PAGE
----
Hazardous Waste Services
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- What is household hazardous waste?
Any product, chemical or material that can cause injury to people or harm to the environment when disposed is considered hazardous. When chemicals are disposed of improperly, they can pollute our air or water or harm wildlife, plant life, and food supplies. Remember, many of these products can also pose dangers when used or misused so always read and follow the directions.
- What products in my home are considered hazardous?
Hazardous materials can be found in many different areas of your home - under the sink, out by the pool, and in the garage. Examples include automotive products, rechargeable batteries, propane tanks, fluorescent bulbs, paint products, pesticides, household cleaners, pool chemicals, and electronics.
- Is there a cost?
There is no cost for household hazardous wastes however there may be limitations on quantities. This program is funded by the Solid Waste Authority as an operating expense.
- What items don’t you accept?
Medical wastes, syringes or sharps, drugs, radioactive materials, and explosives. However we can guide you to other resources and assistance.
- Is leftover paint considered hazardous?
Oil base paints and related products such as mineral spirits, paint thinners, shellacs and varnishes are often flammable or combustible. Latex, or water based paints, can create unsightly spills and messes when compacted in garbage trucks. All paints are accepted at HCRC sites.
- What can I do with leftover latex paint?
Latex paint (water-based) can be dried out and then thrown away in your garbage. Remove the lid, add sand, cat litter, or saw dust, and leave uncovered to dry. Leave the lid off and put in your regular garbage.
- I recently moved into a house and there is old paint and chemicals in the garage. What do I do with them?
When you closed on the property these products became yours. Disposing of them should cost you nothing unless they were commercially generated (from a business). Take the products to one of our Home Chemical and Recycling Centers or call 561-687-1100 for more information.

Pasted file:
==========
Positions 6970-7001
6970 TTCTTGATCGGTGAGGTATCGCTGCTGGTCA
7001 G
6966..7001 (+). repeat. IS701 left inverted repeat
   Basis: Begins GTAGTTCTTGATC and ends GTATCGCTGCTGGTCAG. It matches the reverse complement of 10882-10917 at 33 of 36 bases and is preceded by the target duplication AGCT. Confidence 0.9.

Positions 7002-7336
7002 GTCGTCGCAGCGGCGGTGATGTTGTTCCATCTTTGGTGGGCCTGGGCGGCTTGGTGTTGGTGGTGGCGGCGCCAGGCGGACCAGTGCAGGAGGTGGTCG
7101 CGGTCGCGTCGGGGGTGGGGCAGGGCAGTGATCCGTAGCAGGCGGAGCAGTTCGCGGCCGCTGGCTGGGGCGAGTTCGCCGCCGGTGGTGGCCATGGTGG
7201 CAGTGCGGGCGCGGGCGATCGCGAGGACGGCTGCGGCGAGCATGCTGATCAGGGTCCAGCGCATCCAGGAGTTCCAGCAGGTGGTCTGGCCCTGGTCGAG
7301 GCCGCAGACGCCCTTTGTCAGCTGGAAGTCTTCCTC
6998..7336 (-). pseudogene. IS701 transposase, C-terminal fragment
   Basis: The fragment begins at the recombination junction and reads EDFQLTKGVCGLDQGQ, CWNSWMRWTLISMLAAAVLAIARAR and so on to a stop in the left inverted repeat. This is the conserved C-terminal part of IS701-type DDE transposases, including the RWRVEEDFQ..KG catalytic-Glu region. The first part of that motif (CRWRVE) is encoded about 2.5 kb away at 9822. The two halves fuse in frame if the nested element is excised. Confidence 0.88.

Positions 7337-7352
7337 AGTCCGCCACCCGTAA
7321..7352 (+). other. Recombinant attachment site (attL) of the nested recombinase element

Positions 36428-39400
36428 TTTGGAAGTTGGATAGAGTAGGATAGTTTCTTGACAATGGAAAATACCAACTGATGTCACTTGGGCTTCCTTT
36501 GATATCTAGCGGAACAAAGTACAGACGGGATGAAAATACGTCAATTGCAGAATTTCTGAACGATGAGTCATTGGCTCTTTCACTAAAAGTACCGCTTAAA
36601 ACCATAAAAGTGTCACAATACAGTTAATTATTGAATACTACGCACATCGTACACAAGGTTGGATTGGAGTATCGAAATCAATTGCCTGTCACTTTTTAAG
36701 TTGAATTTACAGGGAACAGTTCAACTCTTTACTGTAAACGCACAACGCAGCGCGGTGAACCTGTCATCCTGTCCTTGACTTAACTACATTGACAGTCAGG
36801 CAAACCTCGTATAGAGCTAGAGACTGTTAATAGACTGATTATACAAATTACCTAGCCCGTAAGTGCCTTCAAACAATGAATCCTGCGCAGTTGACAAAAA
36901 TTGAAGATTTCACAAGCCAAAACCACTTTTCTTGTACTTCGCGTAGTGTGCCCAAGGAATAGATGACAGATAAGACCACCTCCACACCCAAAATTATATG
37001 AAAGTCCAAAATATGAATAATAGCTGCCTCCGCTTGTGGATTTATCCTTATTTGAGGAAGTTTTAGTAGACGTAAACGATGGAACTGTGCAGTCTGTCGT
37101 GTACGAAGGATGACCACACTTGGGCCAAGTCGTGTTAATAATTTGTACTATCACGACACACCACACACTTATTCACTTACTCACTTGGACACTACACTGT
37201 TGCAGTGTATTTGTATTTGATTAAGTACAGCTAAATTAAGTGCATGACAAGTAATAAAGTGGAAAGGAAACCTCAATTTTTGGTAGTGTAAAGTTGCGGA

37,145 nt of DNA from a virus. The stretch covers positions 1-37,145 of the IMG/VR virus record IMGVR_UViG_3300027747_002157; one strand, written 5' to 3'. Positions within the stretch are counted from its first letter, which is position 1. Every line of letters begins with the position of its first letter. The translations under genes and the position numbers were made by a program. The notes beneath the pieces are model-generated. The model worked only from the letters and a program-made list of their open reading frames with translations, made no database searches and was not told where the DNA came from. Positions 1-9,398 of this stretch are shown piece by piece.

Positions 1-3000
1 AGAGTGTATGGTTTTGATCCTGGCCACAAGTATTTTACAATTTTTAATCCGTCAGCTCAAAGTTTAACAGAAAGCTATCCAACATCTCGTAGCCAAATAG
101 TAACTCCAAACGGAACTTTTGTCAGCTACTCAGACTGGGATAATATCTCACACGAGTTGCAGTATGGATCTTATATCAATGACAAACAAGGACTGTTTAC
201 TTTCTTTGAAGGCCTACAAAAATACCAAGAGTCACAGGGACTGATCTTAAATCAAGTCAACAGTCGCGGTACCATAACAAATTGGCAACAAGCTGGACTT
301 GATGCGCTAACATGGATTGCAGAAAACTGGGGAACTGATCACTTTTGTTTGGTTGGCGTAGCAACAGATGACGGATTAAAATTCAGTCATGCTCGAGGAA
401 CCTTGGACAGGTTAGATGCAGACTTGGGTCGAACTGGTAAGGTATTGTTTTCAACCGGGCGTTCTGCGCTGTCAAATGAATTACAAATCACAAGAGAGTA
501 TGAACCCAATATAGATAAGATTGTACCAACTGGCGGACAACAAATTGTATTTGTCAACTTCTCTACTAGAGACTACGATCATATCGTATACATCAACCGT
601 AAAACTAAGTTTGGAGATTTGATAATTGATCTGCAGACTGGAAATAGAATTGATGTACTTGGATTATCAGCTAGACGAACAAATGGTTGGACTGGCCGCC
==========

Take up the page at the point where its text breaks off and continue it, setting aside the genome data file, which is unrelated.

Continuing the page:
- What can I do with empty cans or containers?
Empty cans or product containers can be thrown away in your regular garbage. Remove the lid or cap so that it can be seen as empty.
- Where can I take used motor oil?
Used motor oil can be taken to any of our convenient drop-off locations during regular business hours. Many auto parts stores, service stations, and oil change shops also accept used motor oil. Call the Used Oil Hotline at 800-741-4337, or check Earth911.org for locations nearest you.
- Why are fluorescent bulbs hazardous?
All fluorescent bulbs contain mercury, which is easily released to the environment when broken. Mercury is a toxic metal that affects fish and wildlife and potentially anyone that consumes contaminated fish or wildlife. All HCRC sites accept fluorescent lamps. Most Home Depots and Lowe's also accept compact fluorescent bulbs (CFLs).
- Are all batteries hazardous?
No. In fact, common single use batteries such as alkaline batteries can be placed in your garbage. However, rechargeable batteries (Ni-cad, lithium, button size) must be disposed of properly. All of our Home Chemical and Recycling Centers accept rechargeable batteries.
Many retailers also accept rechargeable batteries For additional locations, call 800-8-BATTERY, or check earth911.org.
- I have old gasoline from my boat or generator. What should I do with it?
Small quantities of fuel (10 gallons or less) in sealed, labeled containers that are 5 gallon size or less may be taken to any Home Chemical and Recycling Centers. Containers left at the unattended HCRC sites cannot be returned. Containers can only be emptied and returned to you at the staffed HCRC facilities in WPB and Delray Beach - west during regular business hours.
Large quantities are accepted only at the staffed HCRC facilities. The fuel must be from your own, personal use boat or generator. Please note: We do not allow siphoning on our property, nor will we empty a drum for you.
- What is e-waste? (Electronics)
Electronic products and components are often called e-waste when discarded. E-waste includes computers, printers, monitors, televisions, audio equipment, cell phones and any other similar type of item with electronic circuit boards. Electronics often contain small amounts of hazardous materials such as mercury and lead that are completely safe within the product but may pose environmental risks when disposed. Fortunately electronics are also easily recycled.
- I have a business that has small amounts of hazardous waste. What do I do?
The SWA has a fee-based program for what are known as "Very Small Quantity Generators" (VSQG). You must complete and submit an application and an inventory of your material must be received before you can schedule a delivery. For more information on this program see the Small Business disposal area in this website or call 561-687-1100.